The night was a stupendous success. Sara-Mae and Chikodi Nwaiwu had both come earlier that evening and worked like Trojans to set everything up and make the room look a bit special. I love them both, and it would be absolutely true to say the night wouldn’t have been what it was if it hadn’t been for their hard work. We also unfurled the fabulous Loose Muse banner, which had been designed and made by artist Catherine Tuson. It looks amazing, so a massive thank you to Catherine, even if she wasn’t able to be there on the night to see the unveiling.

Sally Spedding had come all the way from Wales to be the other feature – she was totally fab. She’s a novelist whose work concentrate on the dark and dangerous, definitely right up my street, and a truly lovely, lovely person. She’s keen to help me set up LM Wales in the New Year, and has been talking to venues. A lot of women writers seem very keen indeed to get something going there, so watch this space. And as always there was an incredibly strong open mic with 16 readers sharing their poems and short stories with an enthusiastic audience. They had come from Cornwall, Winchester, the south coast, NYC, and Spain – lots of old friends as well as some new faces, all joined by the desire to see women’s writing get the credit and credibility it deserves.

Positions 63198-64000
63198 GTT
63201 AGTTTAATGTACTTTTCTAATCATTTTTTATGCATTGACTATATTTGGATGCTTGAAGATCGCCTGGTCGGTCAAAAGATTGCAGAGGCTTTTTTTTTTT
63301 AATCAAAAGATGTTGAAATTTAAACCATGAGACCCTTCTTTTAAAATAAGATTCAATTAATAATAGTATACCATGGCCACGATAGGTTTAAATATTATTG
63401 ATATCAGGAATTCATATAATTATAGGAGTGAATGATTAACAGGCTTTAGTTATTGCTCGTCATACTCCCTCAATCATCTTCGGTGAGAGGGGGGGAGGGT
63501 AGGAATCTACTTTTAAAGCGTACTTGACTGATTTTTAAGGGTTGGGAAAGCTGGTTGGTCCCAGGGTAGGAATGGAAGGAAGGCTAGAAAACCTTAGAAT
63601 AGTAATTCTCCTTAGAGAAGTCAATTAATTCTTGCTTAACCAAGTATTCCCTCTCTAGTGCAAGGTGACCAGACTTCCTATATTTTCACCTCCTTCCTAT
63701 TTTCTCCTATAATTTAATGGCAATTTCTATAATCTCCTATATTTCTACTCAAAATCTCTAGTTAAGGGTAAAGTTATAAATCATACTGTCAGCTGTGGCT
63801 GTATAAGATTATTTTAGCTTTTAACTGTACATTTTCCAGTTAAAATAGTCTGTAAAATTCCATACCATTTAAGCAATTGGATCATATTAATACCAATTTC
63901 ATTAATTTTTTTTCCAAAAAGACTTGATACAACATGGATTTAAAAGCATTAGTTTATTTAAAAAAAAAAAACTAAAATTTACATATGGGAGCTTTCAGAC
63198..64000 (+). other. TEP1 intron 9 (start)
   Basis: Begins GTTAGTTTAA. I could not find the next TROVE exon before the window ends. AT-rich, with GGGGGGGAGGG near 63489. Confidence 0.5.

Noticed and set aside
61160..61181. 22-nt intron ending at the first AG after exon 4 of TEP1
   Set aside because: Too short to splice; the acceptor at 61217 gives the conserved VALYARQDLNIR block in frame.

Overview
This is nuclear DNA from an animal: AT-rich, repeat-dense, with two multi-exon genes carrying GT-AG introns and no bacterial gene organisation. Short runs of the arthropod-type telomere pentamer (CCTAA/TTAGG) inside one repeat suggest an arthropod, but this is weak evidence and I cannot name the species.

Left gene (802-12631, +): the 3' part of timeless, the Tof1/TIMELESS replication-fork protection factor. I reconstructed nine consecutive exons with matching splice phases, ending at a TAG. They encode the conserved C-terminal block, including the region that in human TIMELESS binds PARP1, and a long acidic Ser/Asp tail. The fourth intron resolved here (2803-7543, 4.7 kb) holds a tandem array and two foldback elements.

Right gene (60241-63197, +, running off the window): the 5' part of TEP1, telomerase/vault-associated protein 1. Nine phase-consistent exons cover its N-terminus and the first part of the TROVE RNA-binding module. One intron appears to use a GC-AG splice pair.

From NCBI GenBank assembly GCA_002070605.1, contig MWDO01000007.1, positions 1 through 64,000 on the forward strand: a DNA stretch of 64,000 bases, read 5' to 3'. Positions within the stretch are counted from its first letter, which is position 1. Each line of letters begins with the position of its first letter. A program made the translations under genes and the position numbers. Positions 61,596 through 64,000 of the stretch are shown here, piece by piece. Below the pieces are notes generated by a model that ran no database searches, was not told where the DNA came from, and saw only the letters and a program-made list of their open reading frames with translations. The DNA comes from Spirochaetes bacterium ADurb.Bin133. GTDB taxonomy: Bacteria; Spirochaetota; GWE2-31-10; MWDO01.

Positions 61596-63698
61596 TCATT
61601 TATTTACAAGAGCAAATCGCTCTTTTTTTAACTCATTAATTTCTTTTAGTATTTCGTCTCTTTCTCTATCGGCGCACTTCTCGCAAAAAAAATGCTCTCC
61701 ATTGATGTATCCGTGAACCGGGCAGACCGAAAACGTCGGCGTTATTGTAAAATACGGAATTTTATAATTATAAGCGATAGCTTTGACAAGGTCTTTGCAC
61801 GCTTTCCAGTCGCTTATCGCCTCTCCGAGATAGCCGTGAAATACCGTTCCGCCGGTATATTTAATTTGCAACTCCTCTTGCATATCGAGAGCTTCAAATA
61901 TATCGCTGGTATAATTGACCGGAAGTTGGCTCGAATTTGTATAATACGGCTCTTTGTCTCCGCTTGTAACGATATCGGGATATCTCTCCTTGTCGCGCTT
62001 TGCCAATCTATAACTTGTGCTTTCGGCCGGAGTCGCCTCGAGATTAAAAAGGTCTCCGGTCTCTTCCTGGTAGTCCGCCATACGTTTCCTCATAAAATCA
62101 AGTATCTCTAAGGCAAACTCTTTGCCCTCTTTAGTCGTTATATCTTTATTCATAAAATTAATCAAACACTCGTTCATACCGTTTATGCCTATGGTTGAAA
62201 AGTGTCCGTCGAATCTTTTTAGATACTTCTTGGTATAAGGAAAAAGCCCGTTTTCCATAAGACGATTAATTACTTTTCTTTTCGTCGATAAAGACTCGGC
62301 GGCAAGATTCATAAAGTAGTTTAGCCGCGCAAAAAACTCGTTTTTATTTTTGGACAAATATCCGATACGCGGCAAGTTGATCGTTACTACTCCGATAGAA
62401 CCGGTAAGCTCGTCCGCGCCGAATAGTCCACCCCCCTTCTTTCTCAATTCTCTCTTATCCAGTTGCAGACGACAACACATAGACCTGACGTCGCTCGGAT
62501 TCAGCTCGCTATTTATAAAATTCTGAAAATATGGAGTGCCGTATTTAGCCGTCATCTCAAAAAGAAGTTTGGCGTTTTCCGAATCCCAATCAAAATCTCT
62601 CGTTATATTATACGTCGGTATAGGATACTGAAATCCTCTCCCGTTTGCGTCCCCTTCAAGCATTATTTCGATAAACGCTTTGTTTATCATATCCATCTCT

I got flowers and pressies and had the satisfaction of a lot of people telling me how much they valued LM and everything it stood for/represented, which was extremely gratifying. It’s always nice to know that what you do has value beyond anything you imagined.